Jeff Duce, Director of Product Management
There are multiple ways retailers manage their company’s highest business expense, labor. I have written a prior blog post—“Setting Labor Expectations and Effective Retail Reporting: Managing Labor”—discussing the various ways companies manage labor, with sales per labor hour (SPLH) being one of them. In fact, in that post I pointed out how SPLH does not work well with inflation. That is exactly what I want to talk about now.
I’m not here to preach again about why managing labor using SPLH is not ideal. My previous post speaks to those points. But if you are using SPLH, or even fixed and variable factors like fixed hours and a variable SPLH, then it’s crucial to adjust for inflation if you haven’t already and make sure you have adjusted enough.
For several years we lived with moderate 1-4 percent inflation rates. But since October 2021, inflation has been abnormally on the rise, as captured by the U.S. Bureau of Labor Statistics (see chart below: 12-month percentage change, Consumer Price Index, selected categories, October 2022, not seasonally adjusted.)
Times now are anything but typical, but organizations that are using SPLH metrics in their budgeting still may only be accounting for slight increases in the SPLH goals due to the recent history of low inflation.
We are no longer living in typical times
If you are still operating under a budget that was conceived before anyone had any idea food inflation would be at historic highs, and if you haven’t yet made changes to store SPLH goals, then your labor costs may be much higher than you intend or expect. Some retailers are looking for ways to reduce labor costs by removing services, reducing store hours of operations, moving work to other parts of the day and so on, but for those that are not on an Earned Hours Program and are managing by SPLH, change needs to begin with raising SPLH goals to account for the change in sales due to inflation.
Let’s do some basic SPLH math:
Let’s assume there is a store with weekly sales of $500,000 and an SPLH goal of 200. That will equate to 2,500 hours to spend on total store labor.
$500,000 ÷ 200 = 2,500 hours
Now, if 200 is last year’s SPLH goal, then based on an 11.2 percent food inflation amount, the SPLH should be 222.4 versus 200 just to keep up with the inflation impact. Otherwise, you will be overspending for labor, as this example shows:
(200 x 11.2% = 22.4) (200 + 22.4 = 222.4 SPLH)
$500,000 ÷ 222.4 = 2,248 hours
2,500 hours – 2,248 hours = overspending by 252 hours
I think it’s clear that overspending hours by more than 10 percent is unsustainable and just not a very good operating model. Earned hours is the more dynamic approach versus SPLH. Earned hours focuses on work content instead of sales. However, even utilizing the SPLH approach, it’s important to make the necessary adjustments methodically to each department. You should not take 11.2 percent of labor away from all departments. Inflation rates differ by category. The best approach would be to work with your merchandising teams and determine what the appropriate inflation adjustment should be based on their systems department data. Then make those appropriate adjustments for all departments and all stores.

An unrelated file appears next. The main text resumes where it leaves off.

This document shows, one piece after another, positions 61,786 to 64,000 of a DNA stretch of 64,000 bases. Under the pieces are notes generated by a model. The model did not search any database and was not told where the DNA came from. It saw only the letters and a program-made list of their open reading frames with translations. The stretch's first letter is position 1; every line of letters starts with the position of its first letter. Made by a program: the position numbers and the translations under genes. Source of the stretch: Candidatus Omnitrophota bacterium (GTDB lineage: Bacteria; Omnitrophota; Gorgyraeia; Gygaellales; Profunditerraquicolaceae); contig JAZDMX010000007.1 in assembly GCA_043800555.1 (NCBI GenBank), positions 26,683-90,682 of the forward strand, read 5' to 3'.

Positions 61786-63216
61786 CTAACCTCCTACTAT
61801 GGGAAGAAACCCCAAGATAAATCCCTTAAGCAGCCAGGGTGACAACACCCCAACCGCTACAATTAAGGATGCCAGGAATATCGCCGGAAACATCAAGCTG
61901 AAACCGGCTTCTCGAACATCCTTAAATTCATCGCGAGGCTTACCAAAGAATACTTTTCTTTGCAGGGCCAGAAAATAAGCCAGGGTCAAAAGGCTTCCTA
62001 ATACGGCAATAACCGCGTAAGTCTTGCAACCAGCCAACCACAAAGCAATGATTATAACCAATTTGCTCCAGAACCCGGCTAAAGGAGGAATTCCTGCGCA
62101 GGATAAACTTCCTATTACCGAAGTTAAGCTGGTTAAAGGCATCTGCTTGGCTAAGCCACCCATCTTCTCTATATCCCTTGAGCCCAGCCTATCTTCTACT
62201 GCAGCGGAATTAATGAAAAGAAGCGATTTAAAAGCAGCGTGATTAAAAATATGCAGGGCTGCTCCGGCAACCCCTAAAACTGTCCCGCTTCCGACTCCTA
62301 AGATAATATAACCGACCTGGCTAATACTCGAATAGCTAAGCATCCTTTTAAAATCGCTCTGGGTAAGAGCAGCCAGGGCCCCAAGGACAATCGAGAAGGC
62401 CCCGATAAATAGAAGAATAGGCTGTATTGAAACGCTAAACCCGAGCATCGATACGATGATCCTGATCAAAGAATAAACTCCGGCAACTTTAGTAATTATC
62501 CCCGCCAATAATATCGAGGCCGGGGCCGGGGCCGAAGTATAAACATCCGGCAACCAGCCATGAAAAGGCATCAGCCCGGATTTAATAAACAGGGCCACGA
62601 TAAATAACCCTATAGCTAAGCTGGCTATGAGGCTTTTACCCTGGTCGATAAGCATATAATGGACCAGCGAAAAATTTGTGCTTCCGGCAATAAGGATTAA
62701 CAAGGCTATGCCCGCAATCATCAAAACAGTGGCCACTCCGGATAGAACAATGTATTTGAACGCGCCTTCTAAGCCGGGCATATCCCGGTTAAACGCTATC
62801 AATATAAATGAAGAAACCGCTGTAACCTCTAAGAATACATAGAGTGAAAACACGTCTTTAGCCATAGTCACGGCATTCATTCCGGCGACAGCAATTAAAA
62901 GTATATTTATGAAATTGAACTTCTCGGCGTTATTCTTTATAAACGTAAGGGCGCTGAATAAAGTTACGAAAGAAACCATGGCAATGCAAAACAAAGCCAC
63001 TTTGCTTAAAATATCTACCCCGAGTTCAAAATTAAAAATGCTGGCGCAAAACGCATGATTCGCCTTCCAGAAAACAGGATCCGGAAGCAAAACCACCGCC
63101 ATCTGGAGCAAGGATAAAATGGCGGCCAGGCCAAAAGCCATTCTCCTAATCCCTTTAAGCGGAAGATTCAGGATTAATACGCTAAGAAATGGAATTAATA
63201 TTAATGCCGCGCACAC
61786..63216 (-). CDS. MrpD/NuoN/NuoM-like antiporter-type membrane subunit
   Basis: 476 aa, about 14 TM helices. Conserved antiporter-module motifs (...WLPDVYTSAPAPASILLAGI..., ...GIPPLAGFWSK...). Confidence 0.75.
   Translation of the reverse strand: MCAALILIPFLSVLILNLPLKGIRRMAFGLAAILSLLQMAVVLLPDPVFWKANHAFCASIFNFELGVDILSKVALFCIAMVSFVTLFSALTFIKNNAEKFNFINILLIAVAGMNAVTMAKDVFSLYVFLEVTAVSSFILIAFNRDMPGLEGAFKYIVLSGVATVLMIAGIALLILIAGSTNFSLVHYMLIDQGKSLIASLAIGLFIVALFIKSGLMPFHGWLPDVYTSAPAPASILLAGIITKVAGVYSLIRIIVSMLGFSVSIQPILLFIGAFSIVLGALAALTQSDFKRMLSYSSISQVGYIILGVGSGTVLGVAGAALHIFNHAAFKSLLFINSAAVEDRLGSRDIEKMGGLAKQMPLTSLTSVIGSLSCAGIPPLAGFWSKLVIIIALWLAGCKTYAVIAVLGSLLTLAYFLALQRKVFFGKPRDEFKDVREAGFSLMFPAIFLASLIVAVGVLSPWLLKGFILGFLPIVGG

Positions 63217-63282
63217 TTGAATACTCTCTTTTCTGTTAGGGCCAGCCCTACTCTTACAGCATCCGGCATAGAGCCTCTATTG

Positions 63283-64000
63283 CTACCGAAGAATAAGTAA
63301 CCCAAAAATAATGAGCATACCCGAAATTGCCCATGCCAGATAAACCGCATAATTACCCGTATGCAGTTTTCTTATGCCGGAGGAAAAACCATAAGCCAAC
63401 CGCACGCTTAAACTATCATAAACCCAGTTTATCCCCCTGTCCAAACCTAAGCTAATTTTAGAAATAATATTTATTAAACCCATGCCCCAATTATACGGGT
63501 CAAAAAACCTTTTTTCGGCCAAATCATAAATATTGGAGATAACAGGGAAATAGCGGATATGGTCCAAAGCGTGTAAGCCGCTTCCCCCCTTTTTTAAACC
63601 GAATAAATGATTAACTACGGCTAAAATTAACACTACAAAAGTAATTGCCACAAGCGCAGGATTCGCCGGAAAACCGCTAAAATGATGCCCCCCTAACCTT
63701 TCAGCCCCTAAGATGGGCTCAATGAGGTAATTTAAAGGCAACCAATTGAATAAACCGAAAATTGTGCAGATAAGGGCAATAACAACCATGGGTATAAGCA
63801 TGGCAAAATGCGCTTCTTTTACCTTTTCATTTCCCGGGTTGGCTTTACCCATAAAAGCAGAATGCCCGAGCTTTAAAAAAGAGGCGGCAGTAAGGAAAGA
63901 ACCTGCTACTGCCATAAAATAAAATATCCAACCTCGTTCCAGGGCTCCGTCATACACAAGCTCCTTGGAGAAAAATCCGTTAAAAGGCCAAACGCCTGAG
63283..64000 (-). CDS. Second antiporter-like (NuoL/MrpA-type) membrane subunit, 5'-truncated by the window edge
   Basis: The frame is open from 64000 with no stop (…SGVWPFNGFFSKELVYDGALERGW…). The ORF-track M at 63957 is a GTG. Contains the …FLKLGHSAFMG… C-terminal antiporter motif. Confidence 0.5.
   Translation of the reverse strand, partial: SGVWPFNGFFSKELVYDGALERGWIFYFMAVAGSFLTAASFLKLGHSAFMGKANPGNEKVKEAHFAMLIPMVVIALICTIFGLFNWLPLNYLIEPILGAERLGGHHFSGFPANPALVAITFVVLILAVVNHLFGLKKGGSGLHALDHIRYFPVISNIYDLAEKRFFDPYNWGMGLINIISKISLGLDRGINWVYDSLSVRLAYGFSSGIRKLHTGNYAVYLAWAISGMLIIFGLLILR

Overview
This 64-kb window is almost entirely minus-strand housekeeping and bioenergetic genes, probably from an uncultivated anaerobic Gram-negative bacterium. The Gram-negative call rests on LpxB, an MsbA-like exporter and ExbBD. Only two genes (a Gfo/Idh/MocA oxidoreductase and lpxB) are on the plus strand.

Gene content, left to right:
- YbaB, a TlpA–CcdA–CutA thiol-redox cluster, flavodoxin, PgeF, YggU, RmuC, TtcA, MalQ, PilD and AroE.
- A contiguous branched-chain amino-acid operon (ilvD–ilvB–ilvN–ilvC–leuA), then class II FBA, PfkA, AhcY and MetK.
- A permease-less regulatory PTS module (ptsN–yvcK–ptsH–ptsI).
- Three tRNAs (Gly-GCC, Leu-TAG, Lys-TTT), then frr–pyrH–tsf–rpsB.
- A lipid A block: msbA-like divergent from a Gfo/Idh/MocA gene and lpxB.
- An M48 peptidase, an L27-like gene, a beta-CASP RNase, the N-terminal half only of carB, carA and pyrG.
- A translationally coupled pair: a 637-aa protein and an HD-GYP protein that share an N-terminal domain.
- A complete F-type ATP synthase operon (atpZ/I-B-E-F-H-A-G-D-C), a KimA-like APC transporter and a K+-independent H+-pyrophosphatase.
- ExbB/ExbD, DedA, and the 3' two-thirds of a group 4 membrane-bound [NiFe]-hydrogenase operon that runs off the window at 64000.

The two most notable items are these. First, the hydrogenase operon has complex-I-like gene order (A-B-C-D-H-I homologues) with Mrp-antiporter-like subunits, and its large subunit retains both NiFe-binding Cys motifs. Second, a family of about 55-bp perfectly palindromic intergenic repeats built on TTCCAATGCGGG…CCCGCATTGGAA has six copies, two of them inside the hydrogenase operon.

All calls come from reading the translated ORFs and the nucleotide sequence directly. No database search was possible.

Another important step is communicating the changes to the stores. In fact, even if you’ve already made the appropriate adjustments, have you talked with and explained the whys to your store directors and department managers? You don’t want them to think you are simply removing hours. They need to understand you are appropriately adjusting labor to account for the change in the cost of products and not the number of products they process.
Customers’ buying habits are changing due to inflation and what they must buy to get more for their money
Another factor impacting sales and SPLH with the rise in inflation that should be taken into consideration is change in what customers are buying. What they bought last year may be completely different than what they want or are able to buy this year. They may buy chicken instead of steak. They may buy less in traditionally higher-grossing departments like bakery and deli and opt to buy commercial bakery products, pre-packaged meats and cheese. They may make salads at home versus ready-to-eat from the deli. So, the dollar is very much affected by the cost of everything going up but equally important is to remember that customers are buying different items than before, and labor is likely much different on those purchased items.
Inflation and deflation are cycles that happen. They must be dealt with appropriately in your labor model. Right now, adjusting for inflation in a timely manner is critical to managing your business. And, once the economy settles down, making the appropriate adjustments to account for lower inflation or even deflation will also be a business imperative.